Curveship is a Python framework; to write a fiction file you simply write some Python code, instantiating classes for the most part, writing your own subclasses if you want items to do something unusual. There are a few fairly radical differences between Curveship and existing IF systems, but the two that will probably be most visible are the modeling of actions and the string-with-slots representation that is used for text generation. In Curveship, items do not change their own state. Changes of state, and the movement of items from one place or container to another, are accomplished only by actions. And, when actions are narrated or objects described, this is done based on a formalism that is a bit harder to write than a simple string would be. These are two of the the main aspects of Curveship that, although they demand more work from the IF author, allow for powerful, general ways of narrating.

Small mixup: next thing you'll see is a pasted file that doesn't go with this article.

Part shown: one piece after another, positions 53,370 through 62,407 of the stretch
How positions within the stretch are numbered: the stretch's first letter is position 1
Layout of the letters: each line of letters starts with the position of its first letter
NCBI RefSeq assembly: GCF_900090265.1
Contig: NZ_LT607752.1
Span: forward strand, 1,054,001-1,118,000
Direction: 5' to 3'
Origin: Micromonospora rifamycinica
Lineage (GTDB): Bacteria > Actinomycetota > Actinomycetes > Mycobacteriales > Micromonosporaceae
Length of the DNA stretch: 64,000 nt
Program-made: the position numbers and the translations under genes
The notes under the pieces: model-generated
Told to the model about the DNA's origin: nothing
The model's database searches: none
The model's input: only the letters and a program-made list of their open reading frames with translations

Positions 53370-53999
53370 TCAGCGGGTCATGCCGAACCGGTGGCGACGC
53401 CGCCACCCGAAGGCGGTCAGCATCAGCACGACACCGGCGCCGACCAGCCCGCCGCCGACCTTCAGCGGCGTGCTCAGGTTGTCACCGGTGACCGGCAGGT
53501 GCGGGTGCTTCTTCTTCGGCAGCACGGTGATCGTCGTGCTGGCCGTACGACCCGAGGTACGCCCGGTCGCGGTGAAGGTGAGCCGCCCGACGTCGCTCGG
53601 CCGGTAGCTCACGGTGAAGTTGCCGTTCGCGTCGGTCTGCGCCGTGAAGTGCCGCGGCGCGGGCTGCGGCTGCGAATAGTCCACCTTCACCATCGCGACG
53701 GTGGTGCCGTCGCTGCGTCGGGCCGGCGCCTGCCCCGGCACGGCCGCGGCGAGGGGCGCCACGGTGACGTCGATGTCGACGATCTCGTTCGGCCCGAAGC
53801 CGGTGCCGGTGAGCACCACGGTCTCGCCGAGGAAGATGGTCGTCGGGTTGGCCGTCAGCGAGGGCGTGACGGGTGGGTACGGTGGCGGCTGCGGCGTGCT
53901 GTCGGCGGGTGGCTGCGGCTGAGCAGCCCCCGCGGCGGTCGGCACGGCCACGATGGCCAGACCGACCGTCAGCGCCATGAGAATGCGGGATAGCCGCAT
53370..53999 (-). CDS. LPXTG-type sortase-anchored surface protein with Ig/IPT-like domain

Ideally, as I continue these posts, I’d like to write in response to your particular interests and curiosities. I’ll be glad to answer questions in comments if there’s a reasonably sort answer; if not, I’ll try to answer them in the context of a longer post.